It has been 10 months since my last blog post. So much has transpired since.
I gave birth to an adorable baby :). We moved cross-continents. It has been six months since we moved back to our hometown.
On Wednesday, February 12, I received heartbreaking news. Last night, I listened intently to a speech given by the most inspiring person I know.
Her sacrificial and unconditional love for her child touched me deeply. The way she lived out her belief that her children are an undeniable gift from God to her.
It made me reflect about my role as a mother. I recounted my reaction to my child’s medical diagnosis. And how I responded to the subsequent and ongoing struggles.
Did I truly believe my child, in all her “imperfections” in the eyes of the world, was 100% God’s gift to me?
If so, did I bear the medical challenges with grace?
I considered myself a circumstantial stay-at-home-mum (SAHM) in Atlanta from 2016 to 2019. I was determined to rejoin the workforce once I returned to my hometown.
My baby’s medical diagnosis changed everything.
My husband and I agreed that I should support my child at home, until such time she is able to thrive in spite of her medical diagnosis.
The last six months have been challenging physically, financially and psychologically.
On October 20, my baby’s godmother invited me to attend her faith community’s family group. She led the group reflection:
Is my family a treasure?
Do my actions convey my belief that my family is God’s gift to me?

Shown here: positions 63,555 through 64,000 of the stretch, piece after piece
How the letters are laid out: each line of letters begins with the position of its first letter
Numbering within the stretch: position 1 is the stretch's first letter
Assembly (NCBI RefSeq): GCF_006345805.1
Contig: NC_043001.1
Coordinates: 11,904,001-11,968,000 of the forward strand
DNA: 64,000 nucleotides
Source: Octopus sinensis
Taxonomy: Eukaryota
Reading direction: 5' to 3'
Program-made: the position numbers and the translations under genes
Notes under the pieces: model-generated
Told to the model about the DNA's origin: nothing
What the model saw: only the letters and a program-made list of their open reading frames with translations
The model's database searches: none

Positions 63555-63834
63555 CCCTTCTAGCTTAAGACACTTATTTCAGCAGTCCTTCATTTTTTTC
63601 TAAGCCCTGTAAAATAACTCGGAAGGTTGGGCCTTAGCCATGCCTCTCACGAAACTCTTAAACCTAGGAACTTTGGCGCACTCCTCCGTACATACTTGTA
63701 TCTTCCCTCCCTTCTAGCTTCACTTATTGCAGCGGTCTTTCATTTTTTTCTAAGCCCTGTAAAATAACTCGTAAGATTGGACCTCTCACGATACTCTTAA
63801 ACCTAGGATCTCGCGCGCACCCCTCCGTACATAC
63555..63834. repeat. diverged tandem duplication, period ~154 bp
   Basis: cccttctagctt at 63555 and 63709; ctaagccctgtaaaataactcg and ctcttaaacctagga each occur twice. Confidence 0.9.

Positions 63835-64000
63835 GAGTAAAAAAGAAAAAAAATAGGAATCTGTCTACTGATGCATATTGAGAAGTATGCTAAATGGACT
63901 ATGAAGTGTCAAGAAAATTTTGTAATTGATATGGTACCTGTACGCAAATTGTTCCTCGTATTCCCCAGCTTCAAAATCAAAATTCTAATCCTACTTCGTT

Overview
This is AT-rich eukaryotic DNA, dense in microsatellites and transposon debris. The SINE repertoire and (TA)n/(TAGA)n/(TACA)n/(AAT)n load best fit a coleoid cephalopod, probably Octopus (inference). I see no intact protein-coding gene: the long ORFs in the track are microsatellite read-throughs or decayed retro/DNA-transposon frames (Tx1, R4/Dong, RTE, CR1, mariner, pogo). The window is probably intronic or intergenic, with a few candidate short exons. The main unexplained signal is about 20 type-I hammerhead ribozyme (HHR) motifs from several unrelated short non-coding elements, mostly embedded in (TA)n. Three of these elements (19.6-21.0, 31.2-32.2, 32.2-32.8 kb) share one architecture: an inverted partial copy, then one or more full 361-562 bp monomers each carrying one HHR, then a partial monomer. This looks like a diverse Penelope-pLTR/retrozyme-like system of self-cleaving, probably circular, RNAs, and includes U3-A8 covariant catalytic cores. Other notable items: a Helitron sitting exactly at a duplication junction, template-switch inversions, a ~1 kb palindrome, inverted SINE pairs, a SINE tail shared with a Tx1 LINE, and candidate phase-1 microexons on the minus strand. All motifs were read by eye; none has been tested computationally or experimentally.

Listening to yesterday night’s speech caused these questions to reemerge.
The many times I was disheartened by the unforeseen medical challenges.
The times when I lose my cool with my toddler for being dramatic or a contrarian.
Knowing full well the doubts I have been having of late, God presented this (via Scott Hahn’s Facebook page) as a reassurance being a SAHM is a purposeful way of serving Him.
I yearn to be life-giving like the Proverbs 31:25-30 woman:
“She is clothed with strength and
dignity, and laughs at the days to come.
She opens her mouth in wisdom;
kindly instruction is on her tongue.
She watches over the affairs of her household, and does not eat the bread of idleness.
Her children rise up and call her blessed; her husband, too, praises her:
Many are the women of proven worth, but you have excelled them all.
Charm is deceptive and beauty fleeting; the woman who fears the LORD is to be praised.”